Sometimes the most dominant sensation might be a pain in the body. If we spend time with that sensation we can notice a ‘symphony’ of more subtle sensations. We see that what we have been labeling ‘pain’ is not one solid experience but an ever-changing arising and falling away of a whole series of sensations, each one tolerable and even kind of interesting. This is not to make light of pain. I deal with chronic pain a lot in my life and at times it can feel overwhelming. But it has helped to recognize that much of the agony has to do with how I get lost in thoughts about the pain rather than really paying attention to the micro-sensations that compose it, how they arise and fall away, get stronger and softer, appear and disappear.

But generally, for most of us most of the time, as things settle down at the beginning of our practice, aches and pains are not dominant. If they are present, we sense that there are also other sensations going on in the field of our experience that are pleasant or neutral. We don’t replace one with the other, but we just notice the full range of sensation within our field of experience.

And then, if things are relatively quiet and other sensations are reasonably mild, as we pay attention, we begin to notice, even if we haven’t been directed to, that the breath is the most dominant experience. And, not only is it dominant, it is ever present. It is the most reliable sensation we have. As long as we are alive, we have breath to focus on. The rhythm, pace and depth may change but the breath carries on. Dependable. And potentially very interesting. A perfect focus. Vipassana: Awareness of the breath.

breathMany people come to vipassana practice from other traditions, and I encourage them to experiment with focusing on the breath, but to also feel free to use whatever skillful means they have in their meditation ‘toolbox’ to bring themselves fully into the present moment.

I came to vipassana meditation over twenty years ago after many years of other forms. I found focusing on the breath a challenge in part because my mother died of emphysema and her last years were a painful struggle for breath, so focusing on my breath brought up my grief. It took me nine years to have the aha! moment when I realized that MY lungs were healthy. MY breath was fine.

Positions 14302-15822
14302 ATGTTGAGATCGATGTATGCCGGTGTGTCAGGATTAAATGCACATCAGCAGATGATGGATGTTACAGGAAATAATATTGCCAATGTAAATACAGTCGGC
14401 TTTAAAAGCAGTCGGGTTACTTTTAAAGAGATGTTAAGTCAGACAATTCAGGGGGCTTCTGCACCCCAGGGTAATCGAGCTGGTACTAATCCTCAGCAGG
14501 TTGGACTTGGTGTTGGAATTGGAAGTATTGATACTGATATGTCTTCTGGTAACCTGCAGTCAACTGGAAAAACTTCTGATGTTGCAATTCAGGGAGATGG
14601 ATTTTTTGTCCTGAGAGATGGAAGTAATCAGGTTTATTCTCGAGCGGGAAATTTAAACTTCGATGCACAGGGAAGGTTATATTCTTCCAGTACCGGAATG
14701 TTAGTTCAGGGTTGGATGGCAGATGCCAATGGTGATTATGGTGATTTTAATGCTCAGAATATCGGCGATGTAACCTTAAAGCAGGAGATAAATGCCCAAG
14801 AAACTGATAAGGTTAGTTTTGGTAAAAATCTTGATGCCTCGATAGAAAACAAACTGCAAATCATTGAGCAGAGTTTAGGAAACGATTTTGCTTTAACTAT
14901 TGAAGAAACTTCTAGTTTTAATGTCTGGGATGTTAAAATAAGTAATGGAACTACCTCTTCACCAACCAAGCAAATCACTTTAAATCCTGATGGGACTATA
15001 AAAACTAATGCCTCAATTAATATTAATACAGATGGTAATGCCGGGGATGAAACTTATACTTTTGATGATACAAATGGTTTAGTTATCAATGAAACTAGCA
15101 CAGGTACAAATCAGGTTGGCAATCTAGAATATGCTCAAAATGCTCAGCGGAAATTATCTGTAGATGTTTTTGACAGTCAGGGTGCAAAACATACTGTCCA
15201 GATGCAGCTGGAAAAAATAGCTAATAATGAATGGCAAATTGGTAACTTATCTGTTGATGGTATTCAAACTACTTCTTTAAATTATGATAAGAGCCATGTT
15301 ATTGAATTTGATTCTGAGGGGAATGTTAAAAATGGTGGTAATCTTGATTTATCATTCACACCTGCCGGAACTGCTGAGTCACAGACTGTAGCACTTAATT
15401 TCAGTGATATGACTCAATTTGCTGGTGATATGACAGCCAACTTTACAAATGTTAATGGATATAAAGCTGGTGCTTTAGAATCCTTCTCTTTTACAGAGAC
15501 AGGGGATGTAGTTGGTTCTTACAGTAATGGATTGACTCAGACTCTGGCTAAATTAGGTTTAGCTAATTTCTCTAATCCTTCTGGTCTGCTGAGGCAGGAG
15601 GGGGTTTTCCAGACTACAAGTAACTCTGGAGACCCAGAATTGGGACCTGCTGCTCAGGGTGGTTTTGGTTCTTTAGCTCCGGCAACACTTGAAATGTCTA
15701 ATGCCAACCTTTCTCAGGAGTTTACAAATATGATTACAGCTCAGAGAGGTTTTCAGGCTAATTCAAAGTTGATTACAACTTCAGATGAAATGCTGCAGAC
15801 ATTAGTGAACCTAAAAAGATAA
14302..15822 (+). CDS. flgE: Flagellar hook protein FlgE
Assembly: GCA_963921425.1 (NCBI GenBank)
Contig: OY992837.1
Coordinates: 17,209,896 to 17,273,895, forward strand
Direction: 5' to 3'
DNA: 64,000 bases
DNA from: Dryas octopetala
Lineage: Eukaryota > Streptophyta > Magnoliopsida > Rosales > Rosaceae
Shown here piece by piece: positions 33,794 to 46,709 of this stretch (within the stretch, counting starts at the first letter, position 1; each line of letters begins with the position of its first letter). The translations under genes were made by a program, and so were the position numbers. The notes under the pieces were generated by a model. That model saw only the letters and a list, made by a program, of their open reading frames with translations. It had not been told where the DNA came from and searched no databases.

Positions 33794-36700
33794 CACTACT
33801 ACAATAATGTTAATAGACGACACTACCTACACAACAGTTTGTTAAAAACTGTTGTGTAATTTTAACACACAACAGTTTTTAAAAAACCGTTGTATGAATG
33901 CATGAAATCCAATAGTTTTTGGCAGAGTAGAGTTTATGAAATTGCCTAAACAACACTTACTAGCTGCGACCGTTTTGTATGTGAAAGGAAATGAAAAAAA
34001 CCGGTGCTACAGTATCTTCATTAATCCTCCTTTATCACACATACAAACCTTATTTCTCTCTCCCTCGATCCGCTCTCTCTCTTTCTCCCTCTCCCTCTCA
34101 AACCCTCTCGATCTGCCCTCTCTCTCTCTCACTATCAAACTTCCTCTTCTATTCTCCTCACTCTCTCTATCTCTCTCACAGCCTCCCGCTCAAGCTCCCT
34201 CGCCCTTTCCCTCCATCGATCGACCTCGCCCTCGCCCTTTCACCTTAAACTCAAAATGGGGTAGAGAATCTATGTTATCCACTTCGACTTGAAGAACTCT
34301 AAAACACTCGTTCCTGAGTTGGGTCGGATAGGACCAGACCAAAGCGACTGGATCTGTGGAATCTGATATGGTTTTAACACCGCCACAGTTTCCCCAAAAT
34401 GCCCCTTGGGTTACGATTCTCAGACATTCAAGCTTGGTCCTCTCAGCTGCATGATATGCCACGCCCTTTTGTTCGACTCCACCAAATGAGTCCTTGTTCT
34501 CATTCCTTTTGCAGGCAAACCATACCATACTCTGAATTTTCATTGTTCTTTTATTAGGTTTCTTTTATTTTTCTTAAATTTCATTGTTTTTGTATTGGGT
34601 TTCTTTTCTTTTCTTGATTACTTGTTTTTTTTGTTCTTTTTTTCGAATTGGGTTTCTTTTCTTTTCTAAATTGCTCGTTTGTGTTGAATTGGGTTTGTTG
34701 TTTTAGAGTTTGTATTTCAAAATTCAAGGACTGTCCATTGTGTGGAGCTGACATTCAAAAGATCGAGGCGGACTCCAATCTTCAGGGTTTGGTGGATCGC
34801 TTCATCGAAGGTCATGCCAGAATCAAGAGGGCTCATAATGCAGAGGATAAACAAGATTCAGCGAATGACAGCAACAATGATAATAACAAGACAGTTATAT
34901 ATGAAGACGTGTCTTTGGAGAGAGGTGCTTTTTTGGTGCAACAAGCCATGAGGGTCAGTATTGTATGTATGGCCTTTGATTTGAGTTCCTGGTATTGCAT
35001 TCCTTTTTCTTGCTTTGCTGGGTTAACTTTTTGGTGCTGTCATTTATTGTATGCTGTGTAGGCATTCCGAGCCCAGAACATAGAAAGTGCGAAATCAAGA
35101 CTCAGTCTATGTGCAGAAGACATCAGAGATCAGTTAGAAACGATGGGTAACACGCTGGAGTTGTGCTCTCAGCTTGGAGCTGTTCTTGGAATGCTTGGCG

But even though it became easier, it still didn’t always feel compelling, and sometimes it felt dull, even boring. But I stayed with it because I know that ‘boring’ is just a label I was putting on it, that in fact it was a rich experience when I really paid attention. And now, all these many years later, I am having a new relationship with the breath, one that recognizes that as long as I am alive my breath is my constant companion, my most intimate, reliable and supportive friend.

And so I have been writing odes and love poems to my breath! Here are some examples.

My Heretofore Unnamed Friend

All these years
it never crossed my mind,
until now, to befriend my
greatest supporter.

Oh, what oversight!

So now, with gratitude
and deep appreciation,
I name this breath
my dearest friend.

 

Lifesaver

The breath is like a lifesaver
floating on the swells
of thought and emotion.
I rest there, gently rising and falling.
When I find myself swallowed up
and sucked down into the depths,
surfacing into that circle of breath
is both relief and rejoicing.

 

No Name Breath

Breath, aware
attending
each unnamed note
of earth’s symphony…
bird song, car door, heart beat.

Breath, aware
opening
infusion of light
bursting boundaries
dissolving cherished reference points
that heretofore defined me.

Breath, aware
this, this and only this
the unlimited
the unnameable
the ever present.

 

Rescue at the Well

In a moment of dread
the unwelcome upheaval:
churning chest,
catch in the throat
woozy wobble

I make my way to the middle
and stand by the well
where steady pumps
the influx the outflow

I attend the constant motion
of my most reliable friend
and in this abiding
monstrous mutiny melts.

All poems by Stephanie Noble copyright 2016

So I encourage you to investigate your own practice with whatever is the most dominant sensation at the time. And  befriend the breath! If you are religious, recognize all the spiritual words (even the word ‘spiritual’) assocatiated with breath. If you are more scientifically inclined, then the focus on the physical process that keeps your body alive and connected to all life is a wonderful place to ground your practice. Explore and enjoy!

Wise Speech Depends on Engaged Listening

The greatest compliment that was ever paid me was when one asked me what I thought, and attended to my answer.